Although the premiums are slightly higher at the start of the plan it prevents the insurer from increasing them over the policy life and usually works out slightly cheaper over the policy term.
Occupation definition? What is it and what do you need to know?
We usually recommend your policy includes ‘own occupation’ cover. With this option you would be covered for your own position and not be required to fulfil ‘any occupation’ or a ‘work tasks’ definition of incapacity. This is the best type of cover, fully comprehensive if you like.
However, if you work in an arts or manual orientated position this may not be possible and it depends on the insurer’s underwriting of your occupation. If you contact us we will be able to compare policies to see if your occupation can qualify and arrange the most suitable plan for you.
Self employed cover
Yes, self-employed can take out an income protection plan. This includes sole traders and directors of limited companies.
Self employed individuals can include dividends in their level of cover, should a claim arise income will either be assessed over the past 12 months or 3 years depending on fluctuations in earnings.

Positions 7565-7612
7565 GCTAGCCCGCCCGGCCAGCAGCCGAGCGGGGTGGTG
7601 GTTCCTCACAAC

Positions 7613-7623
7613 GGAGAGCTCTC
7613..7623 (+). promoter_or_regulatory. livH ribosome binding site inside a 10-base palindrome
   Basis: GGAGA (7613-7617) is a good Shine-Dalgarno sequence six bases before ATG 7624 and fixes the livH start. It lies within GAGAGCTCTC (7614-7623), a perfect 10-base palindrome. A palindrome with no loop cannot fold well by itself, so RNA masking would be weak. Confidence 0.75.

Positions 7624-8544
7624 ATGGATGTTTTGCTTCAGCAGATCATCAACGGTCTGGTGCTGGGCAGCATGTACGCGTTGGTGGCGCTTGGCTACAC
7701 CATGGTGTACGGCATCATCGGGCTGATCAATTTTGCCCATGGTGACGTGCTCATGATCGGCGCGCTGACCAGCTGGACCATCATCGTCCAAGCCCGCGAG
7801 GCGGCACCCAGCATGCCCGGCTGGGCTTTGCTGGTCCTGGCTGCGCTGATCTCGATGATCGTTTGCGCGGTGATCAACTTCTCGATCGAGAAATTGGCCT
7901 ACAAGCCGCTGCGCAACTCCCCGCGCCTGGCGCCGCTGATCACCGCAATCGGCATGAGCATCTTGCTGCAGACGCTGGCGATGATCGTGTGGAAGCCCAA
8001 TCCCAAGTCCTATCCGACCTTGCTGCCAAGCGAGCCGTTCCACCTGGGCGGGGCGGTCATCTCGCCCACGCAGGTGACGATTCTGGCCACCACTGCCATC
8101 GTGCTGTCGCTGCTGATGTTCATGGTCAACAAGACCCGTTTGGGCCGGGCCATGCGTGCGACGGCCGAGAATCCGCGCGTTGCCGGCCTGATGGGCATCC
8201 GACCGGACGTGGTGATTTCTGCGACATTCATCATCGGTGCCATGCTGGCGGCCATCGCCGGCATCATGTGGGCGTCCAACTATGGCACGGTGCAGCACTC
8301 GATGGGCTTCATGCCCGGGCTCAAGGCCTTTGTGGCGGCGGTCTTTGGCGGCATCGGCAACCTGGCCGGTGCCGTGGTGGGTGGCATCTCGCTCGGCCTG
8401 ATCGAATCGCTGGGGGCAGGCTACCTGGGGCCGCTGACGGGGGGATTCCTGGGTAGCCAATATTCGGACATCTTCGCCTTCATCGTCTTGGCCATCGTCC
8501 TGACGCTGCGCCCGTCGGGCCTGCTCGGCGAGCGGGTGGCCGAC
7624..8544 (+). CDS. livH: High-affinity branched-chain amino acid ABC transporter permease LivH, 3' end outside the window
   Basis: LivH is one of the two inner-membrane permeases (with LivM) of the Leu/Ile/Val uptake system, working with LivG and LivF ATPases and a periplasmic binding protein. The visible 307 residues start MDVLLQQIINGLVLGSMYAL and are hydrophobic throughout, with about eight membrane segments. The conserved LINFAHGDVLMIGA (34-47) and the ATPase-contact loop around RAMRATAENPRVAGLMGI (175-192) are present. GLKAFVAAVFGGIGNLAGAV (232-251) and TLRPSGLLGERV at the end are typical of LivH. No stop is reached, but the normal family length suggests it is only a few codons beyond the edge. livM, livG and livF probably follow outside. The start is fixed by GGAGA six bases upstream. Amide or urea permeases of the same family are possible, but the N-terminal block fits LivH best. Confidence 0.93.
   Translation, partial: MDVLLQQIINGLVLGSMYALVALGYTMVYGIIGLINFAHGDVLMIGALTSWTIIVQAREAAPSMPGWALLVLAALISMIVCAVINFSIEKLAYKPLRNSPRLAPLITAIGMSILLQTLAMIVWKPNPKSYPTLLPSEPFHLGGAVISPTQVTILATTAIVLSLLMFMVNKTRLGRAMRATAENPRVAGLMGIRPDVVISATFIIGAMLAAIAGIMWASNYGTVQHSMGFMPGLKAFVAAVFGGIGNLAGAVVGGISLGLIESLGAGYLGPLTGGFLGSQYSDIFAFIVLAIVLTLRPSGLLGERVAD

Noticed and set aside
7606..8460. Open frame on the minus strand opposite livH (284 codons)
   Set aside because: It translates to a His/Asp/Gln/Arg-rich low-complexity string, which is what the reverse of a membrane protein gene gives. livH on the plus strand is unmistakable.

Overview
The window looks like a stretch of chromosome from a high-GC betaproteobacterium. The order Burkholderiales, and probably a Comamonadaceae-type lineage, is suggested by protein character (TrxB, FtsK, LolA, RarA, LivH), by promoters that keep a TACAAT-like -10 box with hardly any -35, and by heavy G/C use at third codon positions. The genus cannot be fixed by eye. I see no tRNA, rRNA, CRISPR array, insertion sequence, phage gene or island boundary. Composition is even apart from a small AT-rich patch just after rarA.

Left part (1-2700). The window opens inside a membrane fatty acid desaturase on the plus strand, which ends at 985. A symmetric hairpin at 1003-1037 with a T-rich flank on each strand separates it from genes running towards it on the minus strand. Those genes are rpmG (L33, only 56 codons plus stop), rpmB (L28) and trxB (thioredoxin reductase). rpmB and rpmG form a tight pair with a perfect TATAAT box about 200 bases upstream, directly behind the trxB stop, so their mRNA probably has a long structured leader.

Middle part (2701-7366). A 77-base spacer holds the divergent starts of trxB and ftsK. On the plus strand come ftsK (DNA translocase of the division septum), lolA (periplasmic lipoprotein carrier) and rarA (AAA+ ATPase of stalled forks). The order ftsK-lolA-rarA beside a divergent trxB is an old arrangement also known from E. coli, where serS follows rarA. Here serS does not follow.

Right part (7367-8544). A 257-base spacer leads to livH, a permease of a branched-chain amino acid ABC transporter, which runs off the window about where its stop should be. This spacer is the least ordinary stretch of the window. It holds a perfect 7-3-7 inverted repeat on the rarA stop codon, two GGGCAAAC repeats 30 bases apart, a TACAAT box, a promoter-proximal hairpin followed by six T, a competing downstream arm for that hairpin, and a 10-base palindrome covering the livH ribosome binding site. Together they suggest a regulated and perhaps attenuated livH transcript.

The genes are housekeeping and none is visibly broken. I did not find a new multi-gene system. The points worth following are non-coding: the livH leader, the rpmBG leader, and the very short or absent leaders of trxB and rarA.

Example – Income Cover
John, he is in his late thirties, he has a wife and 2 children and provides the only income coming into the house. Lets see the level of income protection cover John would require to maintain his and his family’s standard of living.
John’s budget calculations if unable to work
Income John would lose
John’s net pay or take home pay £26,000
Deduct Johns government support
Statutory Sick Pay & Employment Support Allowance £4,500
Deduct Johns savings.
Work related costs, travel, clothing, food £3,500
Energy bills, treatment and special equipment 2,500
Extra income required £20,500 p.a.
If John had opted to forgo income protection and were unable to work for a prolonged period he would be left with a shortfall of income of around £20,500 per year. John instead insured this potential loss of income of £20,500 shortfall to ensure if he were long term ill, his family would be safe in the knowledge their financial obligations could be met.